Earlier this week, a report was published which attracted a good deal of press attention, suggesting among other things that 40% of UK employers would have reservations about employing a woman of “childbearing age” and that a third of managers would hire a man in their 20s/30s rather than a woman of similar age, due to fears about maternity leave.
Originally, I was going to write a blog about the dubious use of statistics – the research was commissioned by a firm of lawyers who specialise in employment and discrimination claims and who are no doubt suffering a loss of business currently – and it’s interesting that the data itself is not easily available (the source of all the media stories seems to be this press release, which doesn’t provide any evidence to substantiate the claims). And even accepting the data at face value, it’s quite easy to turn the headline into “60% of employers always aim for the best talent, while an overwhelming majority operate non-discriminatory recruitment practices” should you wish to spin the story a different way.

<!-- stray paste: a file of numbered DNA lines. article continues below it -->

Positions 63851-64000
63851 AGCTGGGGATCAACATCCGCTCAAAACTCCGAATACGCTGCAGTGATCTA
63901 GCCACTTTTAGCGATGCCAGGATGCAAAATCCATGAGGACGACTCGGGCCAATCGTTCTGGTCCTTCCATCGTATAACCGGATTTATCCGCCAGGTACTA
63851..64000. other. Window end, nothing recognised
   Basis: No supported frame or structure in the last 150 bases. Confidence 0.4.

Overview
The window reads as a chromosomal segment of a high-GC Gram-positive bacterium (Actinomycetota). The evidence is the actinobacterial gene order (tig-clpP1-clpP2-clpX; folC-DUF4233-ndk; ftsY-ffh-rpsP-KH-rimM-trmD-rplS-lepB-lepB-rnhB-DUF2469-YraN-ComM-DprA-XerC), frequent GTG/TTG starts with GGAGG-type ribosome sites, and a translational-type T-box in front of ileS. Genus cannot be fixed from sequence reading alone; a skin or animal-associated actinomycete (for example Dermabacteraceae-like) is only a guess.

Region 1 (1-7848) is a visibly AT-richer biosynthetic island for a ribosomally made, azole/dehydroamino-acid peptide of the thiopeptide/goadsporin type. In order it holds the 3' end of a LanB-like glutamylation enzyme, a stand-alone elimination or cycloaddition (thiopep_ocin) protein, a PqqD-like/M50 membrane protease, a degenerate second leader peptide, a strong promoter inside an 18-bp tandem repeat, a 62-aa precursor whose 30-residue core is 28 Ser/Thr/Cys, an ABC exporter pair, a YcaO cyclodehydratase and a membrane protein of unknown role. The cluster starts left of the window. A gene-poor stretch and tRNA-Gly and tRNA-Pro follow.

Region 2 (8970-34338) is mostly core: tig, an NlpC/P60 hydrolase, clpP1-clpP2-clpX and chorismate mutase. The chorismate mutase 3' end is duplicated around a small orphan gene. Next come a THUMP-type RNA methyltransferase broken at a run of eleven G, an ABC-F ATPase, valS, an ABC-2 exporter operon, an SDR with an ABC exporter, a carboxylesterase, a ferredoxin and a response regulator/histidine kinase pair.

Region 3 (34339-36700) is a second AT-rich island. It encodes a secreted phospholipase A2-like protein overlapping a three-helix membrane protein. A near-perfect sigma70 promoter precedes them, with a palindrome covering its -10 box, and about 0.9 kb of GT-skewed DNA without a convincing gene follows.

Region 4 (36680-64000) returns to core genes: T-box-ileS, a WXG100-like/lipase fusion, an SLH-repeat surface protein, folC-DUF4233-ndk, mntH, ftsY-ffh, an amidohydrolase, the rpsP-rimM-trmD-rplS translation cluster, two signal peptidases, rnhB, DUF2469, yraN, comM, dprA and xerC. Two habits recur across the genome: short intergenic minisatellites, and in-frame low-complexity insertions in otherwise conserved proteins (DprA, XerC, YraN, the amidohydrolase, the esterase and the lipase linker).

However, it’s not the data but some of the reaction to the news stories that made me re-think my own views. Commenting on the story, Employment Minister Jo Swinson and TUC Leader Frances O’Grady both described businesses who have this attitude to younger women as “dinosaurs”. As a political soundbite that’s probably ok (if a rather lazy and clichéd image), though personally I’d sooner find out why such a high percentage apparently still hold these views rather than attack them for it (I suspect that much of it is based on a misunderstanding of employment rules, something I blogged about here).
But the reaction to Swinson’s comments – most notably here – were of such a vile and personal nature that it made me realise that perhaps I have too positive a view. How very dare she express an opinion, especially as a young woman who (shock horror) had a baby and took maternity leave from her ministerial post. Doesn’t she know that British business is collapsing all around her because women are taking maternity time off?
Clearly the debate hasn’t progressed as much as I thought or hoped.